LOUDONVILLE — Roman Penn hasn’t visited campus at Siena College yet. He’s never even been in New York.
That didn’t stop him from committing to head coach Jimmy Patsos’ men’s basketball program — and it didn’t sway him from uprooting his life in an immediate way.
“This was a no-brainer for me,” Penn said Friday as word of his college decision started to spread. “I knew I wanted to be there.”
Penn — a Calumet City, Ill. native who has played for Don Bosco Prep Academy in Indiana this winter — plans to enroll at Siena for the spring semester and start practicing with the Saints as soon as possible. He won’t play until the 2017-18 season, but the 6-foot guard arrives Monday and starts school Tuesday at Siena when the spring semester begins.
“It was an opportunity,” Penn said. “I didn’t plan to leave early, but this was just a great opportunity for me and I couldn’t pass that up. ... [This] way, I can get ahead academically and prepare myself physically.”
Siena officials did not return requests for comment.
Penn’s Don Bosco team held a brief party for him after Friday’s practice to celebrate the point guard’s decision. Don Bosco athletic director David Maravilla said it was bittersweet to lose Penn midway through the season, but the post-graduate program was happy to see Penn make his decision.
“This certainly wasn’t planned by us or anyone else. It kind of just worked out this way,” said Maravilla, who said Siena was the first to offer Penn. “But I can tell you he had at least six or seven other schools zeroing in on him.”
Maravilla and Penn said Siena assistant coach Jordan Watson led the recruitment of Penn. The athletic director said Penn’s best strength on the court is his team-first mentality.
“True point guards are like unicorns. They almost don’t exist anymore,” Maravilla said. “All the intangibles you look for, he’s got them.”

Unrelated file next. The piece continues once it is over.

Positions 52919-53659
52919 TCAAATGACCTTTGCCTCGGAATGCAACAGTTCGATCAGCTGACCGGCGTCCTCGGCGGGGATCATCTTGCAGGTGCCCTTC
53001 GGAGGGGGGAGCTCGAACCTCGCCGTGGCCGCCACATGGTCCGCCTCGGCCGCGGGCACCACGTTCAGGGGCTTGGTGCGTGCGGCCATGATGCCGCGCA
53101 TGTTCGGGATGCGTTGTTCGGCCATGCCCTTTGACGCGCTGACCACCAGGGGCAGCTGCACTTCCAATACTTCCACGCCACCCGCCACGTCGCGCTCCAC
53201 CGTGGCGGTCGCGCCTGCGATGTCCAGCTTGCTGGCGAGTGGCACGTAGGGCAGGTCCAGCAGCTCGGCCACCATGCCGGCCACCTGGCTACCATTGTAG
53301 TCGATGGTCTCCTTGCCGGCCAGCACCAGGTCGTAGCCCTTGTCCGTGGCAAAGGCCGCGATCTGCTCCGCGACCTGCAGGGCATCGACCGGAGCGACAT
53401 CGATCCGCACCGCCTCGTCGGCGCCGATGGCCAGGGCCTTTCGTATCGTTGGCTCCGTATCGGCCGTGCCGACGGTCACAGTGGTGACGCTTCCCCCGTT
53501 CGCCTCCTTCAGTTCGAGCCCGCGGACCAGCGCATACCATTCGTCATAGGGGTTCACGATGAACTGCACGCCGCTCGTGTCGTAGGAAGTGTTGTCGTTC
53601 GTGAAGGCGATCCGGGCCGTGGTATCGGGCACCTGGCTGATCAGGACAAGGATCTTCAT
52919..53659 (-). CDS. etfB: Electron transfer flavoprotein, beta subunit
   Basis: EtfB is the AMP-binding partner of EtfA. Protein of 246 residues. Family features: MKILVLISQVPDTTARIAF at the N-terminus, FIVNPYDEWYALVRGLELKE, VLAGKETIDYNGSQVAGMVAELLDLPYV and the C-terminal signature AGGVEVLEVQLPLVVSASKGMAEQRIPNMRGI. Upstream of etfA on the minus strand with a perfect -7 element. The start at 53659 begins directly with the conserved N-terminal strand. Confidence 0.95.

Penn played on a Don Bosco team which has seven players currently being recruited by Division I programs, Maravilla said. While players joining a college sports program midway through the school year is more common in football than in basketball, a similar situation played out last season for Don Bosco. Chris Palombizio, an Oakland University freshman this season, left Don Bosco midway through last season.
“It’s not very typical, but when you’re dealing with post-graduate [student-athletes], they’ve already graduated from high school and, assuming they’ve [academically] qualified, they’re capable of enrolling for a second semester,” said Maravilla, who added Penn was a full academic qualifier out of high school.
Before Penn, Siena had signed two players for next season. In November, the Saints announced the signings of Minnesota combo guard Jordan Horn and Toronto forward Price Oduro, the latter of whom is playing at First Love Christian Academy in Pennsylvania this season.
A steady presence at the point guard position and a capable shooter from 3-point territory on the court, Maravilla said Penn has the right demeanor to lead a team on the court — and off.
“Roman’s a quiet kid, but he’s tough,” Maravilla said. “People are going to really appreciate who he is off the court.”